a birthday: child pirates to streetfights

A long birthday awash with people and places began at 10am, coffee with a once-made acquaintance in a café on Soho’s Golden Square.  A deep-thinking fellow freelancer who successfully divides his time between southern American states and London, he often provides engaging chat and food for thought.  I hadn’t expected it to be hugely constructive in any immediate business sense, and it wasn’t, but it still felt like an hour well-spent. 

Needing pirate fancy dress, I ducked into a likely looking arcade doorway on Leicester Square.  From the street it invited passers-by to an assortment of garish tourist shops, accessory stores, toy shops and an amusement arcade.  Escalators took me up a level and I quickly found myself circling a hellish labyrinth of arcade games with no Down escalators.  My frustration grew to a nightmareish backdrop of loud bleeping, tinny circus music, machine whirs, flashing lights and practically no people.  On finally finding a combination of frozen escalators and steps, I decided to give up on the costume mission and head over to Notting Hill for the coach out of town. 

A blissful few moments on the comfortable top deck offered me the chance to absently admire fluffy clouds, read and reply to birthday messages from seldom seen friends and listen to lulling new music.  Catching up on emails then exerted continued stress about work and my ongoing failure to secure much needed support.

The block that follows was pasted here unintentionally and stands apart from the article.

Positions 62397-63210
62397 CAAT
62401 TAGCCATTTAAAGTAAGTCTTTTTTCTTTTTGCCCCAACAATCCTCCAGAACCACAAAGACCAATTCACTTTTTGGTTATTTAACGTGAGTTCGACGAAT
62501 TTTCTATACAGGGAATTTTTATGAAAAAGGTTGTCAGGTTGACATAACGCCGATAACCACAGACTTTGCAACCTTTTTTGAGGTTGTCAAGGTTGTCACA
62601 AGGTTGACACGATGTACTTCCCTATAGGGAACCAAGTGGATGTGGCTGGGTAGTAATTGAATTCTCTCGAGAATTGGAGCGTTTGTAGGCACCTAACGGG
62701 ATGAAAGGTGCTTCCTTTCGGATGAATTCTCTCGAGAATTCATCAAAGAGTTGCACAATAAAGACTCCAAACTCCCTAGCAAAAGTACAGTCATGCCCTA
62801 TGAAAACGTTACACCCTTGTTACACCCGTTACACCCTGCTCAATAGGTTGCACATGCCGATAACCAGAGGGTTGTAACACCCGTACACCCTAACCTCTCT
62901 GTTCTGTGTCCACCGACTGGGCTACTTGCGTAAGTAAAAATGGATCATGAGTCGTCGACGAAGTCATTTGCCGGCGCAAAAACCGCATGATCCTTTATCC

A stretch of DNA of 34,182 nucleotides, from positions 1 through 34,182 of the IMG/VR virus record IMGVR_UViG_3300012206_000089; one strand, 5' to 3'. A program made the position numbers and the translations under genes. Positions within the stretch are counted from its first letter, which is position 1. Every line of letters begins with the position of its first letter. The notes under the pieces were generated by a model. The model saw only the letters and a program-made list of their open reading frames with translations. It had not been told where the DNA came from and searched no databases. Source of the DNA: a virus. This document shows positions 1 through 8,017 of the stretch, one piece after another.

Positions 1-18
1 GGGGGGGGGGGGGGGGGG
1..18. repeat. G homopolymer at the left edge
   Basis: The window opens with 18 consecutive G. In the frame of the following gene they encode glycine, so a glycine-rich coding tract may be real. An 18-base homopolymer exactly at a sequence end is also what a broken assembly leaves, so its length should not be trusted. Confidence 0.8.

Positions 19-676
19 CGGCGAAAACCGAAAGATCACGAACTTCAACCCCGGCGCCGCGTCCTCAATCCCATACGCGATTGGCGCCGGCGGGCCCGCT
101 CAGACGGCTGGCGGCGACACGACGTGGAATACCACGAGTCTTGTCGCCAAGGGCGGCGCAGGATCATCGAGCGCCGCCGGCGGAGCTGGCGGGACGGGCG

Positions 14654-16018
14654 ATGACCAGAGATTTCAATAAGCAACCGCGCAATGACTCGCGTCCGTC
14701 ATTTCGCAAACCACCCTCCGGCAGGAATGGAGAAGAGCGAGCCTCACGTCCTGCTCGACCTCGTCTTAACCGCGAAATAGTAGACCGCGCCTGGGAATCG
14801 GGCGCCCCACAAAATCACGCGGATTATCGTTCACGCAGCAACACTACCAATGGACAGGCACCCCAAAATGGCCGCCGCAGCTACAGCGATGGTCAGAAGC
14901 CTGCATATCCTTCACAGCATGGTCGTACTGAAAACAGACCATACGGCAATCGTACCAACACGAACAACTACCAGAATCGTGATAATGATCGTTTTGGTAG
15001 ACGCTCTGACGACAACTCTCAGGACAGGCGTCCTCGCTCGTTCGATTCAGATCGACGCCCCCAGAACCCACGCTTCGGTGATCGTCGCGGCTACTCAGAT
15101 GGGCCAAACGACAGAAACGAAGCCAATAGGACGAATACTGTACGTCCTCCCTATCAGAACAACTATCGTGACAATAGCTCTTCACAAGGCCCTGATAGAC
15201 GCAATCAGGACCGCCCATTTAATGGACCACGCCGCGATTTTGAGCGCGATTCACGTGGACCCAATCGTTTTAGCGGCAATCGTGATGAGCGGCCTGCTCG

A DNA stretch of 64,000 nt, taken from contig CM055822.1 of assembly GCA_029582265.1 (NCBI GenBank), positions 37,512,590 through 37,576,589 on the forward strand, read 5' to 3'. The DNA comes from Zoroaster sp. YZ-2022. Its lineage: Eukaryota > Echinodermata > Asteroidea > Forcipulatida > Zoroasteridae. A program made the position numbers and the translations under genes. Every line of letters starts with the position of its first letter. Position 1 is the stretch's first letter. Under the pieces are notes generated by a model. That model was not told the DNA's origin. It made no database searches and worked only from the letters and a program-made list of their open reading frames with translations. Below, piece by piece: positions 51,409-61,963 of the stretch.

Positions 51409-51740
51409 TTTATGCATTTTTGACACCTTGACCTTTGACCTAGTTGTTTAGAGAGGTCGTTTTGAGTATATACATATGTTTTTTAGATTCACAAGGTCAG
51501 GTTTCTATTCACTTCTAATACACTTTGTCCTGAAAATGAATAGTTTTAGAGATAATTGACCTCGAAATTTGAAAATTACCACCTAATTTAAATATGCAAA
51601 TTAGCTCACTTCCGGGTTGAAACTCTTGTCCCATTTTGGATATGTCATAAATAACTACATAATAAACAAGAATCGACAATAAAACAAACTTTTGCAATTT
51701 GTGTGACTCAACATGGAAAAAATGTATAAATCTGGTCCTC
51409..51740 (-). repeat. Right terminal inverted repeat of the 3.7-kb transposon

Lunch was being served as I arrived, my nephew glorying in the attention of his pirate-themed 3rd birthday.  We bid each other happy birthday and exchanged gifts before playing with his latest plastic.  Already there were both sets of confusingly named grandparents (I’m yet to completely memorise who’s Nan and who’s Grandma).  I opened my own gifts and cards before taking him around the suburban block on his new scooter.  When hoards of children aged from ten months to five years appeared in the house, I disappeared to take a work call.  Standing in a three year old’s bedroom as screams peeled from the floor below, I wore an ear-ring, false eye-patch, held a toy cutlass, but sounded consummately professional.  Back downstairs the children appeared to be multiplying.  I walked to the next room to see a previously unnoticed baby crawling along the floor, or a slightly older tot charging at precarious pace with a polystyrene sword.  There was a sprinkling if not directly proportionate number of mums now too.  It alarmed me how instantly the unknown children wanted to play with me, trust and distrust something not yet learned.  Frightening.  I almost wanted to teach them there and then.  I enjoyed a watery bland conversation with one of the mothers; she had friends near where I live, which was nice.  The kids ate their pirate party meal and the host parents spontaneously put on an elaborate pirate sketch where my brother played a scary evil pirate.  The children bought into it completely, terrified by his creepy leering as he suddenly appeared behind the patio window. 

Children and parents began to dissipate around half five and I was gone not long after.  A cumbersome cardboard box containing newly framed pictures offered a not inconsiderable challenge during my many-legged return trip: coach, walk, tube, tube, bus, walk.  By the end, it was on the point of disintegration, and my arm on the point of falling off.  Having returned to the flat, I immediately adorned my walls with the new, still intact pictures, opened the first beer of my birthday and admired their effect.  A half hour break from travel, then town summoned me again.